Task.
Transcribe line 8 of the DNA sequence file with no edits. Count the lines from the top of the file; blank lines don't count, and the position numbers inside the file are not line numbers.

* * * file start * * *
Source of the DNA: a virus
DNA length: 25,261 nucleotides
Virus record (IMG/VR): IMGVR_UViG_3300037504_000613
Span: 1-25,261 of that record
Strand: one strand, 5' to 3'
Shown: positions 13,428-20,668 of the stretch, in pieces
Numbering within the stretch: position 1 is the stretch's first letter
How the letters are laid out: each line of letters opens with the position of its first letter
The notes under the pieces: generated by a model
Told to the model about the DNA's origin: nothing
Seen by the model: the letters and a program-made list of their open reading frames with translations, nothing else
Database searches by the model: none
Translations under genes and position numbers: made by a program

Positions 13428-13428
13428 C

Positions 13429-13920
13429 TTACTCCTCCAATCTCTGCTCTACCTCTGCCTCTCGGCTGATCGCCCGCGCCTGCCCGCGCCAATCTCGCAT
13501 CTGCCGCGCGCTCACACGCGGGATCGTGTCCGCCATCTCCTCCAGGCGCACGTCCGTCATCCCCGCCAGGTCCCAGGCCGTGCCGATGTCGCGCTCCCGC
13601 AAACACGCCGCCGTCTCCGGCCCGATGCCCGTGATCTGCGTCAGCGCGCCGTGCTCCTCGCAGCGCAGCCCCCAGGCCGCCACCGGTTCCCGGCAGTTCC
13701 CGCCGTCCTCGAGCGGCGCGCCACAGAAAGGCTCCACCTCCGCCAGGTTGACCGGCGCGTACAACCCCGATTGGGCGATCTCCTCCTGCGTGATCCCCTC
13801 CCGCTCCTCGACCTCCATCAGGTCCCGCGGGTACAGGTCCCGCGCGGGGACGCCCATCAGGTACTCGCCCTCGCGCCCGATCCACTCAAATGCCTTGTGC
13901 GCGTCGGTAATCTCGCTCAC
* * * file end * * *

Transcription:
How the letters are laid out: each line of letters opens with the position of its first letter